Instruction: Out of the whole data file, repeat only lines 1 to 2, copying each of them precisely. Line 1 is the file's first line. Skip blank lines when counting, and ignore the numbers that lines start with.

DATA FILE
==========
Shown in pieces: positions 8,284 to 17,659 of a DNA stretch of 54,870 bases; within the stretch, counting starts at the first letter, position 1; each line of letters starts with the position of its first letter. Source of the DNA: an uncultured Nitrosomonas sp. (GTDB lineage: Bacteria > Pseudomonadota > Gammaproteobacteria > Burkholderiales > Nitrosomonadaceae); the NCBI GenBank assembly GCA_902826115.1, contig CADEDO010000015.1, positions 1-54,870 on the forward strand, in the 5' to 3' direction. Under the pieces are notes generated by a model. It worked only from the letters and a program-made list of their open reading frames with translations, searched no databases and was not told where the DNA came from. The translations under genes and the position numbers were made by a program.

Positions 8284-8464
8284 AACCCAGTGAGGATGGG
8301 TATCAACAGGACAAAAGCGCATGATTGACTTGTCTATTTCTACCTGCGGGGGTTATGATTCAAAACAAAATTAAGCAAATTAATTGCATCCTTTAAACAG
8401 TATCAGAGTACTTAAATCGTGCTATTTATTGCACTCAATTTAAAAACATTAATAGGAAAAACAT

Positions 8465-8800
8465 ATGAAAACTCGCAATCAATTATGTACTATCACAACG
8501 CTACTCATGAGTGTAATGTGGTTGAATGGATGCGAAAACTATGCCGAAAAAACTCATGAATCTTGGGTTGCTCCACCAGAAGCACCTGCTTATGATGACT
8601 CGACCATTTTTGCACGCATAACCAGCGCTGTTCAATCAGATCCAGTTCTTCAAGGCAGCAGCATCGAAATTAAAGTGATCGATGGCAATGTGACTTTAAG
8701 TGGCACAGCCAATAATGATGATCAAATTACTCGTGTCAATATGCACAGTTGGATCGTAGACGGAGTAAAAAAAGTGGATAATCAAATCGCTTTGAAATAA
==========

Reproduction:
Shown in pieces: positions 8,284 to 17,659 of a DNA stretch of 54,870 bases; within the stretch, counting starts at the first letter, position 1; each line of letters starts with the position of its first letter. Source of the DNA: an uncultured Nitrosomonas sp. (GTDB lineage: Bacteria > Pseudomonadota > Gammaproteobacteria > Burkholderiales > Nitrosomonadaceae); the NCBI GenBank assembly GCA_902826115.1, contig CADEDO010000015.1, positions 1-54,870 on the forward strand, in the 5' to 3' direction. Under the pieces are notes generated by a model. It worked only from the letters and a program-made list of their open reading frames with translations, searched no databases and was not told where the DNA came from. The translations under genes and the position numbers were made by a program.

Positions 8284-8464